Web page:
The concept of cloud computing is very popular in the present day with millions of people every day storing and accessing data programmes over the internet. Applications such as Google drive, Microsoft’s one drive and Dropbox have become very commonplace. With SaaS (Software as a Service) this describes any cloud service where consumers can access software applications over the internet. The most current example of a company which has thrived in this space is Marc Benioff’s Salesforce.com platform.
Salesforce.com was all alone in its pursuit of a SaaS based CRM system back in 1999. At the age of 27, Benioff, then Vice President of Oracle made the decision to move on and have a go at re-shaping the conventional software which foundations of Microsoft and Oracle where built on. After starting the company up in his apartment, Salesforce.com has made astounding progress. It now stands as the market leader in SaaS CRM systems having created the market and is valued at almost $37 billion.
SaaS biggest uphill battle is getting people to embrace using an online piece of software instead of using conventional software which is installed locally. The biggest concern among potential customers is the perceived loss of control, as data is not on their own servers. Companies are very reluctant, especially large corporations to be putting their data in the hands of someone else, security of private data is a very important issue. The most obvious argument against SaaS is that the system relies of a constant internet connection and the system is then disabled if the internet connection is down. I would argue this is the fast becoming an advantage due to continual improvements in internet infrastructure actually gains authenticity for cloud based applications.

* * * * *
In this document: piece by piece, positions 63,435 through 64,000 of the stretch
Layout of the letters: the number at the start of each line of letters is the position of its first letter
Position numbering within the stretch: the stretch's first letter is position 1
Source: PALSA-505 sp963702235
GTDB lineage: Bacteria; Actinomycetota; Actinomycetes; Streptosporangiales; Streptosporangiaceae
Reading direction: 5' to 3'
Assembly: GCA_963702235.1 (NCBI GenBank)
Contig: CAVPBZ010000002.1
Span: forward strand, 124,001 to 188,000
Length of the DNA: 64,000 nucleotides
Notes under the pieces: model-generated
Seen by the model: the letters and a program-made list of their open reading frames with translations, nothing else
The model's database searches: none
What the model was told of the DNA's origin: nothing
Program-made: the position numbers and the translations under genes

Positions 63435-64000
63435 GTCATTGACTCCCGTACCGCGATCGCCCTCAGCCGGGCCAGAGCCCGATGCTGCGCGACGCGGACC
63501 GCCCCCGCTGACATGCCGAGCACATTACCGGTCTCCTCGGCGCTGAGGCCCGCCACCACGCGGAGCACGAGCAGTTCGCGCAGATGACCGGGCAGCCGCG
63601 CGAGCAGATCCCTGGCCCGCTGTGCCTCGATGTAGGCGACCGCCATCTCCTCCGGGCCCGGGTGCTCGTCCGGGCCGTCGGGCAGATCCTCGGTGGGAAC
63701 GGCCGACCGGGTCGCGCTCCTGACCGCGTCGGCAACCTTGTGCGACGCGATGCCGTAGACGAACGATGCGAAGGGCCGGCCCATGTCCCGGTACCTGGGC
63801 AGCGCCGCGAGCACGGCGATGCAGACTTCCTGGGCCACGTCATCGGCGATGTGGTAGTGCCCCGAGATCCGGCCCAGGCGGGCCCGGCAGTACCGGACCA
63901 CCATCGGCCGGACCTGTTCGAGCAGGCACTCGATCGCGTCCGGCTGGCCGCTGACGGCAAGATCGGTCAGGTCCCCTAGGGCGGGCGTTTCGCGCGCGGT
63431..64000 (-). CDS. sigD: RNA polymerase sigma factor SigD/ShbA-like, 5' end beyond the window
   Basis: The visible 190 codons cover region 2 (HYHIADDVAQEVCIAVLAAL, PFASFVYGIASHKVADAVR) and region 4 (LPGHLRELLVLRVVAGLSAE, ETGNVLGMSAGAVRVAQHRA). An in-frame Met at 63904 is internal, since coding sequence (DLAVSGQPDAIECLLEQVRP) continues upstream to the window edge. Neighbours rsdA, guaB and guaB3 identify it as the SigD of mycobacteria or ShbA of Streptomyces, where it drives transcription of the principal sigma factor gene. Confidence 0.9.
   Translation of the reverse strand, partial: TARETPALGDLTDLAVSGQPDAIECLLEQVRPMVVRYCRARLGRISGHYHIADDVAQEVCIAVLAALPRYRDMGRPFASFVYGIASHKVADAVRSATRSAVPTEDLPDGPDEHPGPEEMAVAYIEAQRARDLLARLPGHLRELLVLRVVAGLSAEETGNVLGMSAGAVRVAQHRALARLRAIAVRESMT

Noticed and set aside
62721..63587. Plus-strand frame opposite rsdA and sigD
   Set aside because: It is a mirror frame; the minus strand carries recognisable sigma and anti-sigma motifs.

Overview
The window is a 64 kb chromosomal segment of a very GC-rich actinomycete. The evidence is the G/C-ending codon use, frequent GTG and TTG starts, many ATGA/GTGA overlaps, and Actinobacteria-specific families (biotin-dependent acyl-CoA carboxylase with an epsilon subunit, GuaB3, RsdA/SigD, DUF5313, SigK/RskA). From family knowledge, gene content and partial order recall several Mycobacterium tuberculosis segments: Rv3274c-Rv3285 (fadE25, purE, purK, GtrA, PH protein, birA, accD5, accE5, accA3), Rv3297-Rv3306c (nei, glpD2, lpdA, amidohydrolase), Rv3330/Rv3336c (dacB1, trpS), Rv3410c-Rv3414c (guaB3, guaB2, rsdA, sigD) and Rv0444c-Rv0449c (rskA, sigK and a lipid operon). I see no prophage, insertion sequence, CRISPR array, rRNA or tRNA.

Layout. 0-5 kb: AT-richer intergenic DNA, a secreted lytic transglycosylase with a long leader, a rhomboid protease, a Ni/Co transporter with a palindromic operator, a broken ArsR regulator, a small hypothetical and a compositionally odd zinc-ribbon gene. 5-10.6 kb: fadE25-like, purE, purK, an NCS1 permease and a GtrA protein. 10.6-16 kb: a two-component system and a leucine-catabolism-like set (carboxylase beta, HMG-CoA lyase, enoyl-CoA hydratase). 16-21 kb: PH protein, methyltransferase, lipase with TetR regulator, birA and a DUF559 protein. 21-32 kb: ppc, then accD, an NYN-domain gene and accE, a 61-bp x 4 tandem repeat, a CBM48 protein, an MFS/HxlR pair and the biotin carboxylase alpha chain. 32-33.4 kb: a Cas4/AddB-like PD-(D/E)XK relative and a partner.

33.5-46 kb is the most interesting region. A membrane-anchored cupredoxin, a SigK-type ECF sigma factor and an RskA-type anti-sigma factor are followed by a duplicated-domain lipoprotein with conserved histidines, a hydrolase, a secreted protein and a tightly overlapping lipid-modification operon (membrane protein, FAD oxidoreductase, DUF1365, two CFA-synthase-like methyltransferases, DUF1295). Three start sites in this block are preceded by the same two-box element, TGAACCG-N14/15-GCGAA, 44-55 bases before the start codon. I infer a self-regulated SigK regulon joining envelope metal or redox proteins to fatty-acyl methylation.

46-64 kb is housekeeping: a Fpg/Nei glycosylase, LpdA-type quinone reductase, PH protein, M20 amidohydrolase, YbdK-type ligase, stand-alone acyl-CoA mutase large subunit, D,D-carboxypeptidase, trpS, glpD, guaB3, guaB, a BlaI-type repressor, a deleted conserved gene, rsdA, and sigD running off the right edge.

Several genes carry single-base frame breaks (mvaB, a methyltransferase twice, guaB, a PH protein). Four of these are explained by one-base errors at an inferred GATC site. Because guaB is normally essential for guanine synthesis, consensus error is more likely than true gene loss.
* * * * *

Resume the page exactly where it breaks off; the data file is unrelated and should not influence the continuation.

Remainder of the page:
SaaS does provide some very attractive benefits though. The most notable is the costing, whereby SaaS applications are subscription based, taking out the large capital costs of bulky pieces of hardware managed locally. More so, scalability also poses benefits whereby you can increase your number of users as your company grows. As it is all internet based, upgrades are very easily performed by the SaaS, taking a lot of workload off in-house IT departments.
It will be very interesting to see if SaaS applications manage to overcome the concerns and get businesses to embrace the benefits. In my opinion it is evitable that SaaS will fill many functionalities for online applications that will eventually replace many aspects of the old school locally installed software but we’ll see over the coming years!